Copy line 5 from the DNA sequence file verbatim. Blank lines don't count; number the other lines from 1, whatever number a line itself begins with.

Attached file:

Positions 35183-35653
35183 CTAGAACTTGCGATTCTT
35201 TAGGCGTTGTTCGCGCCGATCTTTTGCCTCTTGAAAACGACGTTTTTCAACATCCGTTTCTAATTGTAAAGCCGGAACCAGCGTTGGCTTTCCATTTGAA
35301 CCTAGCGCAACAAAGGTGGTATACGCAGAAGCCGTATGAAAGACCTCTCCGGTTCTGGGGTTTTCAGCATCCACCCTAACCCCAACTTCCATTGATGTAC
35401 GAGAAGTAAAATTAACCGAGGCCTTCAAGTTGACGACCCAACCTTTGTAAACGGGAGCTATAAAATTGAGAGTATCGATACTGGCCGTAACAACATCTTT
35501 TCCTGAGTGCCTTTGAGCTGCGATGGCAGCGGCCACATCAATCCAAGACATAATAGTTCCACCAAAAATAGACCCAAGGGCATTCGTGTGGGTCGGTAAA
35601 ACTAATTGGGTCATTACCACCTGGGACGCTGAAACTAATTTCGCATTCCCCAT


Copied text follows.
35401 GAGAAGTAAAATTAACCGAGGCCTTCAAGTTGACGACCCAACCTTTGTAAACGGGAGCTATAAAATTGAGAGTATCGATACTGGCCGTAACAACATCTTT